Ask the Official: A simultaneous catch can still result in a turnover

By Bill LeMonnier | Posted 9/4/2018

In high school rules, players from Team A and Team B both catch a legal forward pass simultaneously. Both land inbounds but neither are down by contact nor go out of bounds. The player from Team B gains possession of the ball prior to either being down by contact.

What is the call?

By NFHS (high school) rules, the ball is dead upon simultaneous possession by opposing players. In this play, the simultaneous possession occurs when both players control the ball, establish touching the ground inbounds and maintain control long enough to demonstrate a football-type act. Possession then goes to the team last in possession of the football, in this case Team A (the offense).

Now, there is a rarely applied caveat to that rule where a simultaneously caught ball is awarded to the player who touches the ground first, most likely the feet. In this case, the defense can be awarded possession if a player from Team B’s feet come down first. Generally, it's difficult to determine which player came down with the ball and touched the ground first as the official is focused on player control.

Remember, if you're ruling this a catch, then the three elements of possession must be present: control, inbounds status and being able to have time to demonstrate a football-type act. If the ball comes out immediately and touches the ground, you just have an incomplete pass. A rule of thumb is to let the two players demonstrate a tug-of-war effort that's a draw. If neither is releasing grip or control, you have simultaneous possession. If one player wins the tug-of-war. then it's his or her ball, and the play stays live.


In a youth football game using NFHS (high school) rules, is it legal for a quarterback to toss the ball to take the snap and toss the ball to the punter, who then runs just outside the tackle box and punts the ball off. It’s difficult for my snapper to get the ball all the way back to the punter consistently.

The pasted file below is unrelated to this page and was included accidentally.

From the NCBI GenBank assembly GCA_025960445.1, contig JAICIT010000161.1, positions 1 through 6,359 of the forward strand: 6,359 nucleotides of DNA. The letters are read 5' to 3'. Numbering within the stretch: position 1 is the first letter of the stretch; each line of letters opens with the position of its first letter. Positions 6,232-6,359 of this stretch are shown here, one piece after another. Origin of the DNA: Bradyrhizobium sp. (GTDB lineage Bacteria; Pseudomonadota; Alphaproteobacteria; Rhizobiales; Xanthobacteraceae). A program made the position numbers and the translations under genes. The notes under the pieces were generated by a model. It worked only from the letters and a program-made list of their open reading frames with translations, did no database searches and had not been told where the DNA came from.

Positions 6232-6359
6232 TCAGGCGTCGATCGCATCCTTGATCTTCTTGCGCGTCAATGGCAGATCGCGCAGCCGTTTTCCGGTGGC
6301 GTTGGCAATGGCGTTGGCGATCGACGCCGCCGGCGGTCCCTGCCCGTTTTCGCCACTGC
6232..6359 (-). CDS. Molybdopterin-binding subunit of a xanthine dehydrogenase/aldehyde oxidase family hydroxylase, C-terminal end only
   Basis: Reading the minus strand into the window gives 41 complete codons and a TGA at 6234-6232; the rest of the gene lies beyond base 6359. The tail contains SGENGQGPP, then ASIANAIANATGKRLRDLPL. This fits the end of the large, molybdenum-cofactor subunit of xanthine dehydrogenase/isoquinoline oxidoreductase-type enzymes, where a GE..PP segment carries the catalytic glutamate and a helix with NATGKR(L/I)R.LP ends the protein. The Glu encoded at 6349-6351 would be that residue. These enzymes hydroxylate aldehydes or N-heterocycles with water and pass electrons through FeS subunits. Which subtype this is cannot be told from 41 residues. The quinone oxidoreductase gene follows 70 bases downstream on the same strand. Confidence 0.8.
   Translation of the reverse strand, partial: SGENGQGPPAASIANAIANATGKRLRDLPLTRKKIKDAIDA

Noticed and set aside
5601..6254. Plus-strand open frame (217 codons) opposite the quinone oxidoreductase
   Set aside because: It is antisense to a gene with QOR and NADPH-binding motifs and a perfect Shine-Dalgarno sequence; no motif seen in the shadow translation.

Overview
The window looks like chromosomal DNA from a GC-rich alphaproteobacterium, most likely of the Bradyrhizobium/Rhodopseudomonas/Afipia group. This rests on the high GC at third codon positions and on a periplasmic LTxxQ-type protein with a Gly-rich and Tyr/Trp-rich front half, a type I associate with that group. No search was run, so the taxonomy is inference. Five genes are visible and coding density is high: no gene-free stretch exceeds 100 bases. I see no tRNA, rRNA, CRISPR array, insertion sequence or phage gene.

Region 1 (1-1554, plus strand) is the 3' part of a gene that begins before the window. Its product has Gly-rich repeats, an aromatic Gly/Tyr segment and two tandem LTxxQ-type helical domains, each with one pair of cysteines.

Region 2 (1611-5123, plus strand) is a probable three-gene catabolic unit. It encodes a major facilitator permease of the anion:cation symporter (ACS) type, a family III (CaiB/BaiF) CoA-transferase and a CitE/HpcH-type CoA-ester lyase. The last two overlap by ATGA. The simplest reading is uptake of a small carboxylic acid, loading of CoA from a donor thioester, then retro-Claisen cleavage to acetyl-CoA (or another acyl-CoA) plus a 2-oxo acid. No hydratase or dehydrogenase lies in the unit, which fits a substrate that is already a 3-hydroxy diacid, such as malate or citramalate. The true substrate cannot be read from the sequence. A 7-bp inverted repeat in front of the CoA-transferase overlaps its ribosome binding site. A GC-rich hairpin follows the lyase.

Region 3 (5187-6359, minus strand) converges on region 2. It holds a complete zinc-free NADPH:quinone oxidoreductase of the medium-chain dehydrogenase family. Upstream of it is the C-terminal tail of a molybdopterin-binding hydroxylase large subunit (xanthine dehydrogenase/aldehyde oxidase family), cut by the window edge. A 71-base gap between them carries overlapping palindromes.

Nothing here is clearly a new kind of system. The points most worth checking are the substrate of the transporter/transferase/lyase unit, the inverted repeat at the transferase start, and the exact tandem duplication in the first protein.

Anyone on the field can serve as a punter, and as long as there is a legal snap at the beginning of the play, the ball can be delivered to the punter however you choose. The scenario you described is fairly popular among youth football teams.

A few things:

  • After the quarterback delivers the ball to the punter, the punter has all the protections of someone who received a traditional snap. Neither the NFHS nor the NCAA rule book use the word “punter.” It is only described as “kicker” or “person who kicks the ball.” As long as that player establishes that he/she is going to punt, defenders cannot make contact with that player once the kick is away, the ball remains untouched and the punter remains in a defenseless position.
  • However, if a punter starts running and uses a rugby style kick, it is at the official’s discretion whether the defender had an opportunity to avoid the contact, so you get into a gray area by employing a rugby style punt.

USA Football Rules Editor Bill LeMonnier is a former college referee who currently serves as an ESPN NCAA rules analyst. Click here to ask Bill a question. Make sure to put “Ask the Official” in the subject line.